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What Is The Difference Between An HDD And An SSD?

If you’re looking to build a PC, or perhaps ready to upgrade your laptop to a newer, faster, more powerful model, you will likely have to familiarize yourself with the major components that collectively contribute to its power. The components depend on your needs which may involve games, running heavy software, or watching movies and looking at cat pictures. If you were to start looking at pats of laptop models now, you will come across something somewhat new; SSD drives. For years now, laptops and desktop PCs have used HDD i.e. Hard Disk Drives but the changing market now has models that come with an SSD i.e. a Solid State Drive. If you’re wondering what the difference between the two is, this post breaks it down for you.


SSD and HDD differ in a lot of ways but the one major difference between the two is their structure.

An Hard Disk Drive is a mechanical device with spinning (i.e. moving) parts like the spindle, the platters carrying the disks, and the read/write head that moves over the disks to read and write data, among others.

A Solid State Drive is simply a chip, or  set of chips arranged together, depending on the capacity. There are no moving parts. An easy way to understand what it means to have no moving parts is to look at a USB. It has no read/write head, or even data disks.

These two storage devices derive their names from their structural make-up. An HDD is a  storage device with mechanical moving parts whereas an SSD is made up of chips. The structural differences aren’t the only difference though. Here’s a brief comparison between the two types of drives.

Hard Disk Drive Solid State Drive
Is significantly cheaper in comparison Is going to cost considerably more than an HDD. Even a USB of the same capacity will cost less. It’s safe to say that an SSD is one of the more expensive storage devices at present
Overtime, and with larger files stored on an HDD, fragmentation can occur Fragmentation doesn’t occur on an SSD
An HDD is more commonly available in lots of different capacities. An SSD is available in limited storage capacities and it isn’t available everywhere.
An HDD can break i.e. shatter if you attempt to move your laptop or computer while the drive is still running. Although HDDs have become better, and more reliable, it is still prone to shattering due to its structure A solid state drive can’t shatter like an HDD. It’s not advisable that you smash it with a hammer and expect it to survive but you don’t need to worry about it breaking.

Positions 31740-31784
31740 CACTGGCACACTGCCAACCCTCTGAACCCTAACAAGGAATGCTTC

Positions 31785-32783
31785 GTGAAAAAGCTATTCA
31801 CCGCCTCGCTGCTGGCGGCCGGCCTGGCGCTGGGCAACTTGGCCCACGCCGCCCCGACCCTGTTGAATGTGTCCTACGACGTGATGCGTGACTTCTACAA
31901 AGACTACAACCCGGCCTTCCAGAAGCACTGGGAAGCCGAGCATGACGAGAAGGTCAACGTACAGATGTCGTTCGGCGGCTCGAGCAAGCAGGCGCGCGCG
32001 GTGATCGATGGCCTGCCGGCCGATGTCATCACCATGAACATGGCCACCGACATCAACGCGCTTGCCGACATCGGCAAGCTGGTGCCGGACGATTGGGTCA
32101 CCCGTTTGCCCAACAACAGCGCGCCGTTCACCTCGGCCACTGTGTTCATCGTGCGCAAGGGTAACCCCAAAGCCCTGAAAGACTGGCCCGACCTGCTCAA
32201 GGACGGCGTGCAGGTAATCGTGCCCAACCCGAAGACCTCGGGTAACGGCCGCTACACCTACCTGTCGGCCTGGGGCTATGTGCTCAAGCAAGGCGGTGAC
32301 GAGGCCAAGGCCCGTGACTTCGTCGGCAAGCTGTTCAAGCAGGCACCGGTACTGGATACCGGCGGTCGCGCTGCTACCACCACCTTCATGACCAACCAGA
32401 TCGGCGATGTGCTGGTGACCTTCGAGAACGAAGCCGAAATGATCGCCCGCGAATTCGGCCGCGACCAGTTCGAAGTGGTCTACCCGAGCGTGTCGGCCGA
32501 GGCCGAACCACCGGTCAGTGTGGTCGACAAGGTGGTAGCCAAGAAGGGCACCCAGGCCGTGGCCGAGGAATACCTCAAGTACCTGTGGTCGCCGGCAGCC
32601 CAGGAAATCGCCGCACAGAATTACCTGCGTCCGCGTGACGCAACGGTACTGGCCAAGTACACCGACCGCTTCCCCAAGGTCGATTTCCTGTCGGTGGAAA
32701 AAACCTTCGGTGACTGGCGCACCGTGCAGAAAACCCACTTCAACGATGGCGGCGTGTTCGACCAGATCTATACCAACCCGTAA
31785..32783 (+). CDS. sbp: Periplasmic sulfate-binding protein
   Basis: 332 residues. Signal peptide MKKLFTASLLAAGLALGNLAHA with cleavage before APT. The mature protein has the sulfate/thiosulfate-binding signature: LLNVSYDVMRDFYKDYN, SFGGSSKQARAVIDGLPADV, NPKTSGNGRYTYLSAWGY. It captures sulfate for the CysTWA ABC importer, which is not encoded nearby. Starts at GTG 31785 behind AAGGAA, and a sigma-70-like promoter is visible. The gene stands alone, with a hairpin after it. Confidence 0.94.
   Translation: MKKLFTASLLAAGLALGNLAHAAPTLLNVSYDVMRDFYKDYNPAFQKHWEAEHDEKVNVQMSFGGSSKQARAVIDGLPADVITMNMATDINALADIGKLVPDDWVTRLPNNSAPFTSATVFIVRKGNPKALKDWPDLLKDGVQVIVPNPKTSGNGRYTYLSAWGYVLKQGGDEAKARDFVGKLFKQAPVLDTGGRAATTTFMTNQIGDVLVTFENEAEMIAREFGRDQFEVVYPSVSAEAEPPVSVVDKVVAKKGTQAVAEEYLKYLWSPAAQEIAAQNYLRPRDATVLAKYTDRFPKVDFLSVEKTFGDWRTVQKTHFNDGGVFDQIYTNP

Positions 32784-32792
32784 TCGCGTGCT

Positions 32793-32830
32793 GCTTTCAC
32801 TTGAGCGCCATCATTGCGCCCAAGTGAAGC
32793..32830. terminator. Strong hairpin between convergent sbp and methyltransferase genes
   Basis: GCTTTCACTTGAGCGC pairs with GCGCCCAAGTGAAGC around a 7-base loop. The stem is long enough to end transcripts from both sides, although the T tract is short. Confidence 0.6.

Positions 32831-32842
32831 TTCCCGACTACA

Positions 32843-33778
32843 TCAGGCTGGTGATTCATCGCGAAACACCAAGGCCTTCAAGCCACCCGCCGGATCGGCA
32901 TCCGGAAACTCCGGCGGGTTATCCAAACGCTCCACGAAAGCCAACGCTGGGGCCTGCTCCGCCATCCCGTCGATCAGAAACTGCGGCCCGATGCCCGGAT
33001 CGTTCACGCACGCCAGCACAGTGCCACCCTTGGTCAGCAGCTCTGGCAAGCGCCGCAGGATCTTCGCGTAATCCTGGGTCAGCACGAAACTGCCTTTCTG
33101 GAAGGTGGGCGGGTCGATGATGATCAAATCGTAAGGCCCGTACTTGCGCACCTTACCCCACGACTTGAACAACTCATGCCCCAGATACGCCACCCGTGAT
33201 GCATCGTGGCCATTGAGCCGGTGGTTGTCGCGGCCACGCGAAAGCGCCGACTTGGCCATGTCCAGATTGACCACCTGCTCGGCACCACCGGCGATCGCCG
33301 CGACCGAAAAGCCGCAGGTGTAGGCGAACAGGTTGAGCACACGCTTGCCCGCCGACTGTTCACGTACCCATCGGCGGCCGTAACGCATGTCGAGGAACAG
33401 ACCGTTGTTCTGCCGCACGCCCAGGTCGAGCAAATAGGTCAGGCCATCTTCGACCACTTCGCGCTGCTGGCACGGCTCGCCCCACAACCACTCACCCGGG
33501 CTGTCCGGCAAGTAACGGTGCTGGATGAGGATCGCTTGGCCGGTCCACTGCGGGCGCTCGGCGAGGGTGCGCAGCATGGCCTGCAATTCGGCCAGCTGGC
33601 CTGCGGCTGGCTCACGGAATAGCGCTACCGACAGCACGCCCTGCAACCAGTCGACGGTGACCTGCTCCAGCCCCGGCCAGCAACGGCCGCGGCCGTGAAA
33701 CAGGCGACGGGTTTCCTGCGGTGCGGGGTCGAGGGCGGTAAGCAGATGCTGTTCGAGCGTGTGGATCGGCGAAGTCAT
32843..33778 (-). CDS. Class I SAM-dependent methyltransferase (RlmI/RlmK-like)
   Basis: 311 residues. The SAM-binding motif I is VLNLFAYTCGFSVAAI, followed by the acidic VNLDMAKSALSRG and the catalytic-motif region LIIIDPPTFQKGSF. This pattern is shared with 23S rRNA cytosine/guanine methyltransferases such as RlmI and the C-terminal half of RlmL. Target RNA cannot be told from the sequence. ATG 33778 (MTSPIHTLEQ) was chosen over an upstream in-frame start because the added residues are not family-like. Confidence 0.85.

An HDD is noisy. Some are less noisy, some are more noisy, but they are definitely noisy. An SSD is quiet as a mouse because it has no moving parts.
Compared to SSDs, an HDD is slower at reading and writing data. An SSD is much faster at reading and writing data than an HDD. These drives are often preferred by gamers for a better gaming experience. And that’s why gaming laptops and PCs generally cost more
Although energgy consumption by an HDD is not huge, we’re comparing it to that of an SSD and it’s higher. An SSD consumes significantly less energy than an HDD and it won’t heat up much. An HDD is likely to heat up much more than an SSD of equal capacity
An HDD weighs more. An SSD weighs significantly less than an HDD making the laptops that they are used in weigh less. If weight is an issue for you when you buy a laptop, consider looking at models that come with an SSD

These are the major differences between the two types of drives. With SSD being the newest technology, it’s obviously more expensive. People recommend it for its reliability. HDDs are considered to be the storage equivalent of work horses. If you decide to go with an SSD, you will likely have to pay more for less storage space and the availability of the drive may be a problem.


  1. Does a lot of writing and deleting data affect the life of a SSD? Is it preferred to install the OS on a SSD and store other files on a HDD?

    • An HDD has a longer lifespan compared to an SSD but an SSD is far less likely to ‘fail’. That said, since an SSD is more expensive and limited in storage, you’re probably better off installing your OS on the HDD. There are laptops out there that come with both an HDD and an SSD but they’re expensive.

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